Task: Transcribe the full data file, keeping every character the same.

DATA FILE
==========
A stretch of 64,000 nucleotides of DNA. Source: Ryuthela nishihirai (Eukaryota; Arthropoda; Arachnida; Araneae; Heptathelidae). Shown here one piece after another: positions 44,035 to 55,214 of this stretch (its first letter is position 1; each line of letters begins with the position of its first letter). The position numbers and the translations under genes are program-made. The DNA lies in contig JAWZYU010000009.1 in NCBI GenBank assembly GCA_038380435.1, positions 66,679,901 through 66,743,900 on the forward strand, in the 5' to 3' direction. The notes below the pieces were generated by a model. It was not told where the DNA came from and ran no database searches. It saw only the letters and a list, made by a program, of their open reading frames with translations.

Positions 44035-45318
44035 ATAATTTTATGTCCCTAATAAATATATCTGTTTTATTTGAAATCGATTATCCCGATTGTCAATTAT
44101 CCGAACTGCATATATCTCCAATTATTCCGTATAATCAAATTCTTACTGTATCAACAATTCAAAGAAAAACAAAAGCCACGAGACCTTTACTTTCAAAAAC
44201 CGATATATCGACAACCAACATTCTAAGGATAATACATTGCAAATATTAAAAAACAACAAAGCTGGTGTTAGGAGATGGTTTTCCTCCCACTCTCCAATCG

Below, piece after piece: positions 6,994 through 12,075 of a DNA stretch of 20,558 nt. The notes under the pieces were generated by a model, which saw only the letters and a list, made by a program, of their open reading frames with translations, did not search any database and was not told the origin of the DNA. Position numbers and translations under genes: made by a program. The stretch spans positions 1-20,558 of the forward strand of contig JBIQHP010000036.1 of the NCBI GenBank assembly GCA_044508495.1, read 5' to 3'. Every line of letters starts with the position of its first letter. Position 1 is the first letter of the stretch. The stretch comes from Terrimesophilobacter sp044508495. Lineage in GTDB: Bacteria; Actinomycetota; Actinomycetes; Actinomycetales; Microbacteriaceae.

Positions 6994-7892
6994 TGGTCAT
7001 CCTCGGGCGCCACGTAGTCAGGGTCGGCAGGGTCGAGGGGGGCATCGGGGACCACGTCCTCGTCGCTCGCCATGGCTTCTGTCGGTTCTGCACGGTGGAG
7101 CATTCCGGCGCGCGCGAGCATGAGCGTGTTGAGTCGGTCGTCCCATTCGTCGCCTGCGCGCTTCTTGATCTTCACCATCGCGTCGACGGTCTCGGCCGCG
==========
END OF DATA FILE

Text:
A stretch of 64,000 nucleotides of DNA. Source: Ryuthela nishihirai (Eukaryota; Arthropoda; Arachnida; Araneae; Heptathelidae). Shown here one piece after another: positions 44,035 to 55,214 of this stretch (its first letter is position 1; each line of letters begins with the position of its first letter). The position numbers and the translations under genes are program-made. The DNA lies in contig JAWZYU010000009.1 in NCBI GenBank assembly GCA_038380435.1, positions 66,679,901 through 66,743,900 on the forward strand, in the 5' to 3' direction. The notes below the pieces were generated by a model. It was not told where the DNA came from and ran no database searches. It saw only the letters and a list, made by a program, of their open reading frames with translations.

Positions 44035-45318
44035 ATAATTTTATGTCCCTAATAAATATATCTGTTTTATTTGAAATCGATTATCCCGATTGTCAATTAT
44101 CCGAACTGCATATATCTCCAATTATTCCGTATAATCAAATTCTTACTGTATCAACAATTCAAAGAAAAACAAAAGCCACGAGACCTTTACTTTCAAAAAC
44201 CGATATATCGACAACCAACATTCTAAGGATAATACATTGCAAATATTAAAAAACAACAAAGCTGGTGTTAGGAGATGGTTTTCCTCCCACTCTCCAATCG

Below, piece after piece: positions 6,994 through 12,075 of a DNA stretch of 20,558 nt. The notes under the pieces were generated by a model, which saw only the letters and a list, made by a program, of their open reading frames with translations, did not search any database and was not told the origin of the DNA. Position numbers and translations under genes: made by a program. The stretch spans positions 1-20,558 of the forward strand of contig JBIQHP010000036.1 of the NCBI GenBank assembly GCA_044508495.1, read 5' to 3'. Every line of letters starts with the position of its first letter. Position 1 is the first letter of the stretch. The stretch comes from Terrimesophilobacter sp044508495. Lineage in GTDB: Bacteria; Actinomycetota; Actinomycetes; Actinomycetales; Microbacteriaceae.

Positions 6994-7892
6994 TGGTCAT
7001 CCTCGGGCGCCACGTAGTCAGGGTCGGCAGGGTCGAGGGGGGCATCGGGGACCACGTCCTCGTCGCTCGCCATGGCTTCTGTCGGTTCTGCACGGTGGAG
7101 CATTCCGGCGCGCGCGAGCATGAGCGTGTTGAGTCGGTCGTCCCATTCGTCGCCTGCGCGCTTCTTGATCTTCACCATCGCGTCGACGGTCTCGGCCGCG